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US strike group heads towards Korean Peninsula

Third Fleet says USS Carl Vinson making its way to the Western Pacific Ocean following North Korean 'provocations'.

The Pentagon says a group of US warships is headed to the western Pacific Ocean to provide a physical presence near the Korean Peninsula.

The strike group, called Carl Vinson, includes an aircraft carrier and will make its way from Singapore towards the Korean Peninsula.

The development comes in response to North Korea's "reckless, irresponsible" conduct, a US navy official said, referring to recent missile tests.

"US Pacific Command ordered the Carl Vinson Strike Group north as a prudent measure to maintain readiness and presence in the Western Pacific," Commander Dave Benham, spokesperson at US Pacific Command, told AFP news agency.

"The number one threat in the region continues to be North Korea, due to its reckless, irresponsible and destabilising programme of missile tests and pursuit of a nuclear weapons capability."

In a statement late on Saturday, the US navy's Third Fleet said the strike group had been directed to sail north, but it did not specify the destination.

The military vessels will operate in the western Pacific rather than making previously planned port visits to Australia, it said.

Deployed from San Diego to the western Pacific since January 5, the Carl Vinson strike group has participated in numerous exercises with the Japan Maritime Self Defence Force and Republic of Korea Navy, various maritime security initiatives, and routine patrol operations in the South China Sea.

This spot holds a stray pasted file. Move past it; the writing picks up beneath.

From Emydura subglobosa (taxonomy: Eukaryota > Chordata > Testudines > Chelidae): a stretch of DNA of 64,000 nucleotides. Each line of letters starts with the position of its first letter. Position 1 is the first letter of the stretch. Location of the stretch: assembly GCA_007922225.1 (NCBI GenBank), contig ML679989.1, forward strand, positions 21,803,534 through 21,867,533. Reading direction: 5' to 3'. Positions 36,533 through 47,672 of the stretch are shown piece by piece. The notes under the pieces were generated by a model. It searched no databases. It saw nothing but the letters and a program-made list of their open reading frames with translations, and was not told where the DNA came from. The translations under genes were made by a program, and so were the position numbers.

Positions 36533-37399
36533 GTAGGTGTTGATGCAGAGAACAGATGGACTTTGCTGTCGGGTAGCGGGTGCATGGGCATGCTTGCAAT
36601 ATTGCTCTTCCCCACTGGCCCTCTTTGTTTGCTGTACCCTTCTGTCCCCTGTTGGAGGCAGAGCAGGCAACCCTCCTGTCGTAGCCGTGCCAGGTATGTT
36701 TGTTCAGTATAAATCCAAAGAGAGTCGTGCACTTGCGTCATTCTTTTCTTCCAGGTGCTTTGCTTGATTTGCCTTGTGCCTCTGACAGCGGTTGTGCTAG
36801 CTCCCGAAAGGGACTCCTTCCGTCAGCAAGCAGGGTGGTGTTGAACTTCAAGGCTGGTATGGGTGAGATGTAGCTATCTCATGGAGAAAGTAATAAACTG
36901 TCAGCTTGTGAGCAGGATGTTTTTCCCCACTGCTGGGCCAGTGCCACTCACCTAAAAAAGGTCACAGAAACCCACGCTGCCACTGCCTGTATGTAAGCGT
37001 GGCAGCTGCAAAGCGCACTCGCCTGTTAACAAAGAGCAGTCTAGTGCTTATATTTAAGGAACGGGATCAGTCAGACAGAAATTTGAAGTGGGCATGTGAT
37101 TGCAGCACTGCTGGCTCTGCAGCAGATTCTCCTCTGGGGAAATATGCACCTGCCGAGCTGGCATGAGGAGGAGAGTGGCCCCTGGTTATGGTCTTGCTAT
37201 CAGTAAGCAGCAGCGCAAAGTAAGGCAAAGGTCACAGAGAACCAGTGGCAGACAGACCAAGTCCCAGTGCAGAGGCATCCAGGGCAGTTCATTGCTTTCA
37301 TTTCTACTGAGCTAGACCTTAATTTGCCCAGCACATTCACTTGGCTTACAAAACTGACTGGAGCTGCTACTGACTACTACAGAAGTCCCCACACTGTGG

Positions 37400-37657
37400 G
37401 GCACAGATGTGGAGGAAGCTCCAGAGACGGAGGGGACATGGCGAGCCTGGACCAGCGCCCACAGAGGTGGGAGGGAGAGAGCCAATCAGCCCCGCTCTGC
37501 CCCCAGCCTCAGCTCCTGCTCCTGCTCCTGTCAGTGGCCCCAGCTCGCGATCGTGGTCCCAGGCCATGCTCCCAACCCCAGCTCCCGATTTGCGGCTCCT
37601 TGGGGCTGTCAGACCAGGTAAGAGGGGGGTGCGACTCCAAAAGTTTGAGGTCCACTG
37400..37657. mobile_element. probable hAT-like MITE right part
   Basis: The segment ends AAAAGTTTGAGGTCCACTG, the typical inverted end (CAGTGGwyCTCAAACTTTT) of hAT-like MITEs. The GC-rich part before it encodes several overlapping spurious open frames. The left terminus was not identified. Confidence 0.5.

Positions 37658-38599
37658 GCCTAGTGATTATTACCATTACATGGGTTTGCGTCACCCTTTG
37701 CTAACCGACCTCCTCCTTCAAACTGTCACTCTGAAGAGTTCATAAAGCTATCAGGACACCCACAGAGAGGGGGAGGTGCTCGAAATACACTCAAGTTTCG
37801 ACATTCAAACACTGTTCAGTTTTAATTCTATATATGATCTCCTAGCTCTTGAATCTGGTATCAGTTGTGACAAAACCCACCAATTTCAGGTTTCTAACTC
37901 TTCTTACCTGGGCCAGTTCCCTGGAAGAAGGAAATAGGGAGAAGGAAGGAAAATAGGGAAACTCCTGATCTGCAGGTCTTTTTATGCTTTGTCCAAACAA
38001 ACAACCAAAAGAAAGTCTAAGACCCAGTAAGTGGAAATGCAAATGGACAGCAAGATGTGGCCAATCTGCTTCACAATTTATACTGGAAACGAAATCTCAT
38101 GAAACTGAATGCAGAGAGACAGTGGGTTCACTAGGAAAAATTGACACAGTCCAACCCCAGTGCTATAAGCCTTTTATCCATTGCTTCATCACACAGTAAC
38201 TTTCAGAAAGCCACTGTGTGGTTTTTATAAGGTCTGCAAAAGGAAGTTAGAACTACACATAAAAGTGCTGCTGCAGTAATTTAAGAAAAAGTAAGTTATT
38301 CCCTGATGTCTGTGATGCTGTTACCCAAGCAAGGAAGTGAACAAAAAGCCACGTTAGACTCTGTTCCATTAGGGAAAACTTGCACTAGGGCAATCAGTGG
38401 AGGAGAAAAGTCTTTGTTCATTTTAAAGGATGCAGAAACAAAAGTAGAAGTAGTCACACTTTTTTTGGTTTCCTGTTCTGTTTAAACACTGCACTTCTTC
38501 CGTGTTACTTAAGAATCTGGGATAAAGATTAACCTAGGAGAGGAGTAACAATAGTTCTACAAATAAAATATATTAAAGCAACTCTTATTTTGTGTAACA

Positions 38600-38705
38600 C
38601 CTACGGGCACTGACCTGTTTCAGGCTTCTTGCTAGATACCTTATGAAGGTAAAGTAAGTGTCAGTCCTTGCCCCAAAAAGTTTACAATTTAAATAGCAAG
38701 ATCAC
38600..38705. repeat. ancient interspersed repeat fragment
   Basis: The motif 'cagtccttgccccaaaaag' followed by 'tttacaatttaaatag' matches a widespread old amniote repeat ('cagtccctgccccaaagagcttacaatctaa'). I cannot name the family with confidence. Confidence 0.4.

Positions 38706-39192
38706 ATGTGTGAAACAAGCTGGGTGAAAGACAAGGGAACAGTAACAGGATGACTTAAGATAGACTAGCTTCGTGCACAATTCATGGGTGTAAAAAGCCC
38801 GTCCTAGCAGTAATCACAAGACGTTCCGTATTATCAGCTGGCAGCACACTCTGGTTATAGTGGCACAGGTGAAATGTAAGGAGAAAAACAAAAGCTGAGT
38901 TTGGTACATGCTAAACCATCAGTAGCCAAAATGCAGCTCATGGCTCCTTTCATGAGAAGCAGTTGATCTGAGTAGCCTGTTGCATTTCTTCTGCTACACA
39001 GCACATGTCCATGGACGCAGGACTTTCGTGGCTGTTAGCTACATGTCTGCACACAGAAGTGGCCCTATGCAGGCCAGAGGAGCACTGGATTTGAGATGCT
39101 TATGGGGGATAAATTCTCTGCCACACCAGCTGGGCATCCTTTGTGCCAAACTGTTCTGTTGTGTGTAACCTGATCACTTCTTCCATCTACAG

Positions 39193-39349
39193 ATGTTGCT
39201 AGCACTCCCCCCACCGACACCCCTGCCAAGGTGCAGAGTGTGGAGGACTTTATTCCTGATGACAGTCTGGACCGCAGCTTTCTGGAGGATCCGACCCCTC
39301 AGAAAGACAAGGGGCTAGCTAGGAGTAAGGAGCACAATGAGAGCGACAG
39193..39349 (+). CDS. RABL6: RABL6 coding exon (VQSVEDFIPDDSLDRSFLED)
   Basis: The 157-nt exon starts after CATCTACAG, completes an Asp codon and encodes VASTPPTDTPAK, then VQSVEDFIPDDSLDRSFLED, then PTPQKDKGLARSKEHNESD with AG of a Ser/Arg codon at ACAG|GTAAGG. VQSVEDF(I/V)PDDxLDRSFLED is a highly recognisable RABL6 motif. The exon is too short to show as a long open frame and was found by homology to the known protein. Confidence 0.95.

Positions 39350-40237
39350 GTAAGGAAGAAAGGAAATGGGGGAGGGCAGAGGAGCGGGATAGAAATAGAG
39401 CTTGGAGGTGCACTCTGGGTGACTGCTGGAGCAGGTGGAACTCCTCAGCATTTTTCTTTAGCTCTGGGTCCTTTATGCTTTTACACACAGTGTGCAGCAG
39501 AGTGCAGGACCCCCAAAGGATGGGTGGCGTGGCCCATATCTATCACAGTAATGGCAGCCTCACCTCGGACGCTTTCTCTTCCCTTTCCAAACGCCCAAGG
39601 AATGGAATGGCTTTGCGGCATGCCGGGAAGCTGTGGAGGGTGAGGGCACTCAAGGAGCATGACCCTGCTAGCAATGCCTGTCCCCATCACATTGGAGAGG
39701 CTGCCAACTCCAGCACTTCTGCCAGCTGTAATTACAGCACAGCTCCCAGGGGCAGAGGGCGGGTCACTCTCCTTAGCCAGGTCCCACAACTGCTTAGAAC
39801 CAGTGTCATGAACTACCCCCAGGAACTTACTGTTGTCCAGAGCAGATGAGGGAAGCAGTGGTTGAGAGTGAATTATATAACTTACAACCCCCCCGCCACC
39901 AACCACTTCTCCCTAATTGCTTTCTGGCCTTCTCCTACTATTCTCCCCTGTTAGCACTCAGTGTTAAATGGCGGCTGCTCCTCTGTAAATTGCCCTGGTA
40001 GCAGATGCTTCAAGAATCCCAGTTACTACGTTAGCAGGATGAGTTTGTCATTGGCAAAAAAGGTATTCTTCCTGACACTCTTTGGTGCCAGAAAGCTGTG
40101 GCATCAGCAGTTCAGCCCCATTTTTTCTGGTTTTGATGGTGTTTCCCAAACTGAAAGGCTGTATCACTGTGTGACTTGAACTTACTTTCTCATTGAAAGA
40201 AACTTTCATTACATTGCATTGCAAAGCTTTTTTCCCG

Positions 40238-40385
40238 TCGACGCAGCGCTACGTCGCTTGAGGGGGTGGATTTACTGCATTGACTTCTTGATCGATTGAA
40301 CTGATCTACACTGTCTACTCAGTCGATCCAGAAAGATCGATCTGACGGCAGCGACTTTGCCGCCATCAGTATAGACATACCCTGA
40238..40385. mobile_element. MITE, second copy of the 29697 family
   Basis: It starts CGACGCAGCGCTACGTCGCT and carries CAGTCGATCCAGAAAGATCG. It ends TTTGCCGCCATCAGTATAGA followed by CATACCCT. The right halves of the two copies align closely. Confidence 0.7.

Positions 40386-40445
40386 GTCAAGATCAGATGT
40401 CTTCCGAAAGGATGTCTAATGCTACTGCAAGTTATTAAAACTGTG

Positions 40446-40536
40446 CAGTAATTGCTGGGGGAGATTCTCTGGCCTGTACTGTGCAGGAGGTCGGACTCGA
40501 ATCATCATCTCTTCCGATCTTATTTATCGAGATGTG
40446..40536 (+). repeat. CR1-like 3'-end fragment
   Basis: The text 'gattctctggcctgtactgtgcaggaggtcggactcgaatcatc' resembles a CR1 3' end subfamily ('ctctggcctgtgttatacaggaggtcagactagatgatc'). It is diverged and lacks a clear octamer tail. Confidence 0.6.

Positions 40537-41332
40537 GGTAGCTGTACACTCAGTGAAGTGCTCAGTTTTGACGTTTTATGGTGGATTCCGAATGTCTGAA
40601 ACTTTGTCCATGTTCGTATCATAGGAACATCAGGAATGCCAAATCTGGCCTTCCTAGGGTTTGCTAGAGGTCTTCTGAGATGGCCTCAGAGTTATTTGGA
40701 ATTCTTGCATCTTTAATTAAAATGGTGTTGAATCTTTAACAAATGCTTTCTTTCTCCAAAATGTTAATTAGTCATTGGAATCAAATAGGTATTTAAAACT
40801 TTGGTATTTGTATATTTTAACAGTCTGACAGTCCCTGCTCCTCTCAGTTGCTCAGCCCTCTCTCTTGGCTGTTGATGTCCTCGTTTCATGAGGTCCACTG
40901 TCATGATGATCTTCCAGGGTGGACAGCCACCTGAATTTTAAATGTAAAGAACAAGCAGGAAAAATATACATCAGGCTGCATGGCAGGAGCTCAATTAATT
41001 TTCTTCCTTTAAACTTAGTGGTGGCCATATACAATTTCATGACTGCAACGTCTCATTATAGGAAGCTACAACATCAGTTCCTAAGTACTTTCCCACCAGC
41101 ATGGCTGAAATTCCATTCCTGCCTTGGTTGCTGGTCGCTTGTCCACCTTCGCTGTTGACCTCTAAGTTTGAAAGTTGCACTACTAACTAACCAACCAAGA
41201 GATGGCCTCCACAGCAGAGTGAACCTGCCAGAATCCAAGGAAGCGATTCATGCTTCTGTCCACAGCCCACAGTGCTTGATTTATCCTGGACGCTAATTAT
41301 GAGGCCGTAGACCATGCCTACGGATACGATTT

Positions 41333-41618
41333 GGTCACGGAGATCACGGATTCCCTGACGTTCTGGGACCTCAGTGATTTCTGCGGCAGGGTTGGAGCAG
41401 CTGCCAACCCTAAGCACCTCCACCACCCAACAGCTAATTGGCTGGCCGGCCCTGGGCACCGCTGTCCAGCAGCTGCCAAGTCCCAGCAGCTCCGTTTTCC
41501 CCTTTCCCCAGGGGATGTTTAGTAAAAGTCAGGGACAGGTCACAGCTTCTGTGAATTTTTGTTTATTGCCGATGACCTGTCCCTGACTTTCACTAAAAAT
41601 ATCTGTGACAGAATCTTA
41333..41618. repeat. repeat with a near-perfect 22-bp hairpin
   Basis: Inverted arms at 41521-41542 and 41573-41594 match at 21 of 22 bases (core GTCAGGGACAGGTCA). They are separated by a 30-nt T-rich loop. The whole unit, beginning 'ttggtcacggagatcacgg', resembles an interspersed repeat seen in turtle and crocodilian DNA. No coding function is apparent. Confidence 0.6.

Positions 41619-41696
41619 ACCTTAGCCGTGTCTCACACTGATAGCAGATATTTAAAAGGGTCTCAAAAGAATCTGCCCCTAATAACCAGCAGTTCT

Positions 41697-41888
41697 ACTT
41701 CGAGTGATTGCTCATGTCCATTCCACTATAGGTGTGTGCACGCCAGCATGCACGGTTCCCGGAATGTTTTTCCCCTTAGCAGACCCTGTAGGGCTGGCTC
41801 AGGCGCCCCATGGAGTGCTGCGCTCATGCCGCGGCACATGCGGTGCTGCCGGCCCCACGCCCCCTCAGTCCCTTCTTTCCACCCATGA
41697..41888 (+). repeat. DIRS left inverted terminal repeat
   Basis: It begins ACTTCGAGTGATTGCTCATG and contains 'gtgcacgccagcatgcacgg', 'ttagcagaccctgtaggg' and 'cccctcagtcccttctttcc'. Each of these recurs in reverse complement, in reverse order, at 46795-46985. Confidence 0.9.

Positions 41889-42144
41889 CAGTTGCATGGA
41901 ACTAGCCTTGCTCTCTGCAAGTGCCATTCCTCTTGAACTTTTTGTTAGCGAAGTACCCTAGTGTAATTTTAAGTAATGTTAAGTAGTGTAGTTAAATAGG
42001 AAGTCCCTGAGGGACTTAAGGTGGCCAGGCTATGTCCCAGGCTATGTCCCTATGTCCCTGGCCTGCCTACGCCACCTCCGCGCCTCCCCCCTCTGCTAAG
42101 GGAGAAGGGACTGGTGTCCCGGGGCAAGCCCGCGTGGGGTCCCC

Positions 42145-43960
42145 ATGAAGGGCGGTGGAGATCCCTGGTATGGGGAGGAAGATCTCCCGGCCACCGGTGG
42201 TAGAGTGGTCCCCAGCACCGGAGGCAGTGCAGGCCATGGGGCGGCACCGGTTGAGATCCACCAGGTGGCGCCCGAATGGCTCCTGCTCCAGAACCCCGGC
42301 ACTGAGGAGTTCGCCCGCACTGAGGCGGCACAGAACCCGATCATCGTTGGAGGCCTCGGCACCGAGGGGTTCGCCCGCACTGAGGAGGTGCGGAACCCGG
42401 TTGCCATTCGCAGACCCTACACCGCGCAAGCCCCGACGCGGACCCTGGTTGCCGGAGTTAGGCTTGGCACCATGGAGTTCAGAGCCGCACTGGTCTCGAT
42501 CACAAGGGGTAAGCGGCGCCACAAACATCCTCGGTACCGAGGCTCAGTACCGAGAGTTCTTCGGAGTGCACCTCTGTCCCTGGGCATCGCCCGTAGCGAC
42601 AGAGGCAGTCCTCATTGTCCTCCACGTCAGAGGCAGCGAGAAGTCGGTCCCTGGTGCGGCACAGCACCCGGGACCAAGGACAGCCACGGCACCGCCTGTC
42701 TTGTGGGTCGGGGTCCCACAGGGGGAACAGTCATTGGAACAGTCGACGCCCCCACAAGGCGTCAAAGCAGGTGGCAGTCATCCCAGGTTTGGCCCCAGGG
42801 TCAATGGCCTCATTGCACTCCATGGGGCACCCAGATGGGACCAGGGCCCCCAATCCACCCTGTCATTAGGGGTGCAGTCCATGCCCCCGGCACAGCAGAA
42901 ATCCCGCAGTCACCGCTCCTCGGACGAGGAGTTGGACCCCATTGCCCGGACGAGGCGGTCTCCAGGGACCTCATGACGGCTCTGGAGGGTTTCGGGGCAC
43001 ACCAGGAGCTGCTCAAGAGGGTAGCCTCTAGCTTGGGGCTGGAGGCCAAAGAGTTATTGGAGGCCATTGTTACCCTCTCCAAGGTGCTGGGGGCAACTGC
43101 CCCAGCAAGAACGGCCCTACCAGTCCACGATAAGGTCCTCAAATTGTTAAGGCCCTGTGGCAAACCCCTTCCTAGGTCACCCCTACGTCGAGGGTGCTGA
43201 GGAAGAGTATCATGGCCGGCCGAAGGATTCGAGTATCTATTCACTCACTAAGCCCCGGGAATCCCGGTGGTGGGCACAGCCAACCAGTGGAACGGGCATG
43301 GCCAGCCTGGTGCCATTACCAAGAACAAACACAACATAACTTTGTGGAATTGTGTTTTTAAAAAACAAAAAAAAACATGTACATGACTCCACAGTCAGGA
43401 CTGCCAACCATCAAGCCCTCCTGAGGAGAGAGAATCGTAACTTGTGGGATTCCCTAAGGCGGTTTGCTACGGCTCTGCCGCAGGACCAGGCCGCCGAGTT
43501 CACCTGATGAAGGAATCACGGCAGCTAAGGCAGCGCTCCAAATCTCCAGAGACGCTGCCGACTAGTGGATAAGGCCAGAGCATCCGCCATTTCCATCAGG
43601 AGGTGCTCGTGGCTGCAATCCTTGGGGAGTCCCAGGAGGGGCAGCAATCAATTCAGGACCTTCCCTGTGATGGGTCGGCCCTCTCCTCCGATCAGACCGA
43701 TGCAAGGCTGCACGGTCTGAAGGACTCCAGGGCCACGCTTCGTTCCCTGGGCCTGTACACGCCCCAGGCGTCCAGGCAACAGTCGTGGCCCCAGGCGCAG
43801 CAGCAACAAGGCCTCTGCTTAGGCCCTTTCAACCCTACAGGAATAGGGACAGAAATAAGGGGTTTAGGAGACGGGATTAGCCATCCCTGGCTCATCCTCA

The US decision comes close on the heels of a US missile strike on Syria that was widely interpreted as putting North Korea on notice over its refusal to abandon its nuclear ambitions.

Missile quest

Earlier this month, North Korea tested a liquid-fuelled Scud missile which only travelled a fraction of its range.

This year North Korean officials, including leader Kim Jong-un, have repeatedly indicated that an intercontinental ballistic missile test or something similar could be coming, possibly as soon as April 15, the 105th birthday of North Korea's founding president and celebrated annually as the Day of the Sun.

North Korea is on a quest to develop a long-range missile capable of hitting the US mainland with a nuclear warhead, and has so far staged five nuclear tests, two of them last year.

Expert satellite imagery analysis suggests it could well be preparing for a sixth, with US intelligence officials warning that North Korea could be less than two years away from developing a nuclear warhead that could reach the continental US.

Earlier this week, US President Donald Trump and Chinese President Xi Jinping met in Florida, where Trump urged his counterpart to do more to curb North Korea's nuclear programme.

Trump's national security aides have completed a review of US options to try to curb North Korea's nuclear and missile programmes.

These include economic and military measures but lean more towards sanctions and increased pressure on China to restrain North Korea.

In February the North simultaneously fired four ballistic missiles off its east coast, three of which fell provocatively close to Japan, in what it said was a drill for an attack on US bases in the neighbouring Asian country.

Last August North Korea also successfully test-fired a submarine-launched ballistic missile 500km towards Japan, far exceeding any previous sub-launched tests, in what Kim described as the "greatest success".

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